Copyright © Reed Business Information, a division of Reed Elsevier Inc. All rights reserved. --This text refers to the Hardcover edition.
I have covered many a presidential campaign with Craig Crawford, and I can honestly say that, of all the so-called 'political experts' out there, he definitely consumes the most cheeseburgers. (Dave Barry)
Craig Crawford has written a definitive book that throws new light on the roles of the press and officialdom with sparkling anecdotes that prove his point. He doesn't spare either side, but the First Amendment comes out a winner in this scintillating book. (Helen Thomas, Dean, White House Press Corps, Hearst Columnist)
How lies are made into the truth, and truth made into lies; how the liars come to be perceived as victims and the truth-tellers, evildoers. A cautionary story for those of all political stripes, to say nothing of journalists and those who consume information today, and Crawford's nailed it. (Keith Olbermann, MSNBC)
It's all here―the good, the bad, and the ugly . . . and cable, too―all compiled by a political pro with a jeweler's eye for detail and the distance vision of a fighter pilot. Craig Crawford knows his beat. (Brian Williams, anchor and managing editor, NBC Nightly News)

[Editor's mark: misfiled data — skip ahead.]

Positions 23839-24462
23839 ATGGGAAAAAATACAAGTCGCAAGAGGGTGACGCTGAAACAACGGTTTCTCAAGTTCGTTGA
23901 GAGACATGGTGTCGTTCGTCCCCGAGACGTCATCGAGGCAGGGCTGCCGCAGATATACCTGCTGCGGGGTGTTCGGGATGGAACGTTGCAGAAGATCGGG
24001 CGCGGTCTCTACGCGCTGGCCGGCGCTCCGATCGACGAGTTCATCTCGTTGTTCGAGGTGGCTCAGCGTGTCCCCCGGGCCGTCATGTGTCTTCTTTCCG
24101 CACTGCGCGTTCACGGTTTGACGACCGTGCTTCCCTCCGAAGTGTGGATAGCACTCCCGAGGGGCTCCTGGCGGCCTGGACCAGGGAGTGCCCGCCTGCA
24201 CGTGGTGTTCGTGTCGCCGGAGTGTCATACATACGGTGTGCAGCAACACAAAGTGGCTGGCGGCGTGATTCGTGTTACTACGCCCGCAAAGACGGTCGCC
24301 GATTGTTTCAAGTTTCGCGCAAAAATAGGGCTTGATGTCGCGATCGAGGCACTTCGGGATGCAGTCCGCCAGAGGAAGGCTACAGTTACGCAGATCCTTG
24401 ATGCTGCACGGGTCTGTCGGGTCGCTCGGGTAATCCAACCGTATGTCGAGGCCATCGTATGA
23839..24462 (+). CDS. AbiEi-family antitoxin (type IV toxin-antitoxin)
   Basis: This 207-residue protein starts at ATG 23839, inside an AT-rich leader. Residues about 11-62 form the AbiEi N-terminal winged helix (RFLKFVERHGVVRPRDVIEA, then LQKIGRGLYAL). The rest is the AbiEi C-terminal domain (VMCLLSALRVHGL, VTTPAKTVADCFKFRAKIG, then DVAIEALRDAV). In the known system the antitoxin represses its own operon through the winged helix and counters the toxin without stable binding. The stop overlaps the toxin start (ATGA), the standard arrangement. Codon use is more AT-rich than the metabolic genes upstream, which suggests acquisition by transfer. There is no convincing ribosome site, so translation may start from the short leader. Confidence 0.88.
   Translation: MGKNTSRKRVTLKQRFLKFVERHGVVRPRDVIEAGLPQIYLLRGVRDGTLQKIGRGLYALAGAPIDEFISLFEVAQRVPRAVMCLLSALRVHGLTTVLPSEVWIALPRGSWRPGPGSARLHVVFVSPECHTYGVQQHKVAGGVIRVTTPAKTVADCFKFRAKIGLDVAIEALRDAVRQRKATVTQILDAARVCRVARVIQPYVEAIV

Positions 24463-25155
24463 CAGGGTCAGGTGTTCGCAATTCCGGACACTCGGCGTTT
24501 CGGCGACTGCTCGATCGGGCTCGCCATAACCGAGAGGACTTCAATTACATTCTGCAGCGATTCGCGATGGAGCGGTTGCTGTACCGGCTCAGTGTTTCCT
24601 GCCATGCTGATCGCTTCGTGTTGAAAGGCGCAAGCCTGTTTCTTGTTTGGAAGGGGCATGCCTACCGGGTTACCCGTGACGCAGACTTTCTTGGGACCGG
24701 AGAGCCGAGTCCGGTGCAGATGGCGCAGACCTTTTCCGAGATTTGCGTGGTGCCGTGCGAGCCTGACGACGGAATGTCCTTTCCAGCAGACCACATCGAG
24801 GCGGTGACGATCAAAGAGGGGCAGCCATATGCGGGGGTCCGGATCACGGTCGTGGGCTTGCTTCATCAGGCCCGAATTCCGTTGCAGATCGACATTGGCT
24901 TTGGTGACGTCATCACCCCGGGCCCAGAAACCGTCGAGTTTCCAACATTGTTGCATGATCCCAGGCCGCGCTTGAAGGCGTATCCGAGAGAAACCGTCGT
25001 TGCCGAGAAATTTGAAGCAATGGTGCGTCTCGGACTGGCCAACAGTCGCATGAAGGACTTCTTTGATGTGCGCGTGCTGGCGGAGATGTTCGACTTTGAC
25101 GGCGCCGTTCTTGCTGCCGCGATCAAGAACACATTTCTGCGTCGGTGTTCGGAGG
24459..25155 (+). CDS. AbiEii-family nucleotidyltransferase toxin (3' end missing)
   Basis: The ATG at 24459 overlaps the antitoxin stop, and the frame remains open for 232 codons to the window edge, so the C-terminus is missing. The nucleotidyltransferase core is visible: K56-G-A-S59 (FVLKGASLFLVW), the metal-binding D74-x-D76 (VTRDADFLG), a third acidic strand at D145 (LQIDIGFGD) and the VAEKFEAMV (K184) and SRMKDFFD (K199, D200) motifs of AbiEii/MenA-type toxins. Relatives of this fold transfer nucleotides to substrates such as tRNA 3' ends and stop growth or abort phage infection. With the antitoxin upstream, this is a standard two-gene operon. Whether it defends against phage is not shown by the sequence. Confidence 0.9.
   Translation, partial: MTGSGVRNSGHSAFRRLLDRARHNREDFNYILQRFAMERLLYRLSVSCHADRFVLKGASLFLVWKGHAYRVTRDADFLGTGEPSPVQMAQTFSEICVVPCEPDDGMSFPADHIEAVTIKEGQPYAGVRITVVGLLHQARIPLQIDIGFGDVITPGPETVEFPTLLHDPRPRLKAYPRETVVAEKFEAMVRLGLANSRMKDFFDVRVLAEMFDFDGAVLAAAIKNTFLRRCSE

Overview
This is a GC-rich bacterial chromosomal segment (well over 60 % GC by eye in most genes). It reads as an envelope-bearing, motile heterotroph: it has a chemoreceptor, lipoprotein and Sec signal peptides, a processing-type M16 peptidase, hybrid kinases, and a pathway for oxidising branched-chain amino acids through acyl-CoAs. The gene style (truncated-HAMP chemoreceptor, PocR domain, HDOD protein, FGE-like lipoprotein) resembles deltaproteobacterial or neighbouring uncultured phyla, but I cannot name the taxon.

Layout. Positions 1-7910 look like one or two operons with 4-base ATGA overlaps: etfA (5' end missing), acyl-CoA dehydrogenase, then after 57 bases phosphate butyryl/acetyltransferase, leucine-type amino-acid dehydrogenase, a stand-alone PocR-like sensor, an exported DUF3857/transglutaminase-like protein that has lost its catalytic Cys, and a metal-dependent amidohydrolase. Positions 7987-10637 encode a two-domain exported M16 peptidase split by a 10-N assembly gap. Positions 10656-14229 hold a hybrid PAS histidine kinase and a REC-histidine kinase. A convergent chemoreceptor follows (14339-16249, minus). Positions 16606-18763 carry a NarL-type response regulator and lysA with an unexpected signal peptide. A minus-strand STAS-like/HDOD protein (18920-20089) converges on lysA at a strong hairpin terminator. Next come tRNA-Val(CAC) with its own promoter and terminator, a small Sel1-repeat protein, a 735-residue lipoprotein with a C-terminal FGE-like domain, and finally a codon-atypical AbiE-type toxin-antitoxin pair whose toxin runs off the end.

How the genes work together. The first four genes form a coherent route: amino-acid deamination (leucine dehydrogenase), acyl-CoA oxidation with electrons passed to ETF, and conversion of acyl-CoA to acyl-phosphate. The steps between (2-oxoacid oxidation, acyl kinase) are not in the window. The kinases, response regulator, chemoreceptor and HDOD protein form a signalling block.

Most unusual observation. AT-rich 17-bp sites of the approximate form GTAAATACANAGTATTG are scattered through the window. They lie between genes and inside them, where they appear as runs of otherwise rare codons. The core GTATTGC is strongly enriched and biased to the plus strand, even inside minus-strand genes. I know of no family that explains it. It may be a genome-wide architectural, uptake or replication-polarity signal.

Craig's book made me alternately squeal with delight at the media's arrogance and curse his mother, Toby, for giving him life where he reveals the complicity of politicians in the contemporary degradation of political/press affairs. But Attack the Messenger is not about assigning blame; its an inspiration to stop the madness for democracy's sake. The media must stop presuming all politicians are corrupt, egomaniacal liars, and we pols have to consider the possibility that not all media are evil, self-serving, out-of-touch cynics. Both professions are anchored in ideas, populated with idealists who all rue their tradecrafts have degenerated to a point that devalues both their noble worlds and worse―the public they both long to serve. (Mary Matalin, Republican political consultant)